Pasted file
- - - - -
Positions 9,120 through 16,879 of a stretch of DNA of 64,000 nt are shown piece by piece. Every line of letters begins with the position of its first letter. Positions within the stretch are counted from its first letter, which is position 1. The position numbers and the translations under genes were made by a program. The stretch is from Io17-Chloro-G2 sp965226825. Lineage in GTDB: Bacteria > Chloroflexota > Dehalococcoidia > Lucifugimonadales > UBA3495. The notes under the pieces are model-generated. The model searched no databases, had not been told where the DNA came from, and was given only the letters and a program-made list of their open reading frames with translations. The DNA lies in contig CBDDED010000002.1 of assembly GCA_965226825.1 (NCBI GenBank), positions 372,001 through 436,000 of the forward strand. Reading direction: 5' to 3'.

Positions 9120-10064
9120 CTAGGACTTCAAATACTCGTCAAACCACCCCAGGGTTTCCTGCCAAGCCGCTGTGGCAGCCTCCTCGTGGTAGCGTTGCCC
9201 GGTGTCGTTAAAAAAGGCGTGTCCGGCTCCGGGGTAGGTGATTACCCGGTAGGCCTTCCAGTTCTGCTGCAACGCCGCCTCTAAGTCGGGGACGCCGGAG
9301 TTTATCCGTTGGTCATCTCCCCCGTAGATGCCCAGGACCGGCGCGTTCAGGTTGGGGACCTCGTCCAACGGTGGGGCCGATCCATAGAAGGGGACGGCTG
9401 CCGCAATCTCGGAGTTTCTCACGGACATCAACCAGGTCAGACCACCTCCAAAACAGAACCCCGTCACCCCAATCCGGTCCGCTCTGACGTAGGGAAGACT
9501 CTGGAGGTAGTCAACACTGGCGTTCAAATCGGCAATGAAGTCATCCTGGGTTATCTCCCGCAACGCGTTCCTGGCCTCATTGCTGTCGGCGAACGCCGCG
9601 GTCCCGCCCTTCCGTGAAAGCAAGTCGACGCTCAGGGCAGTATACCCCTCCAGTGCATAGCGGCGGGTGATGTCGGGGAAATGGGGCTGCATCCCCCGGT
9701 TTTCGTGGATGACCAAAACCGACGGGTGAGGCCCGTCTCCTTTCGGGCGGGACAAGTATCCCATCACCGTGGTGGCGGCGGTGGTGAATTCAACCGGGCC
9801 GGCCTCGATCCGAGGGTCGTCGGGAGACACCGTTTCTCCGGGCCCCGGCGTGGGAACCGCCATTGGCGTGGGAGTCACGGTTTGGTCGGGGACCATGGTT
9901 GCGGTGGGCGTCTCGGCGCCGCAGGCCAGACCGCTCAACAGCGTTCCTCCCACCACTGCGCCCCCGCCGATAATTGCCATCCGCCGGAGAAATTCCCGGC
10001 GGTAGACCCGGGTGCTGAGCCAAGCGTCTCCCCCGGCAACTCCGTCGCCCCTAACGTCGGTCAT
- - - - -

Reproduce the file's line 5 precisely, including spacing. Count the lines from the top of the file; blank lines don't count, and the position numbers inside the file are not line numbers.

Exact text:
9301 TTTATCCGTTGGTCATCTCCCCCGTAGATGCCCAGGACCGGCGCGTTCAGGTTGGGGACCTCGTCCAACGGTGGGGCCGATCCATAGAAGGGGACGGCTG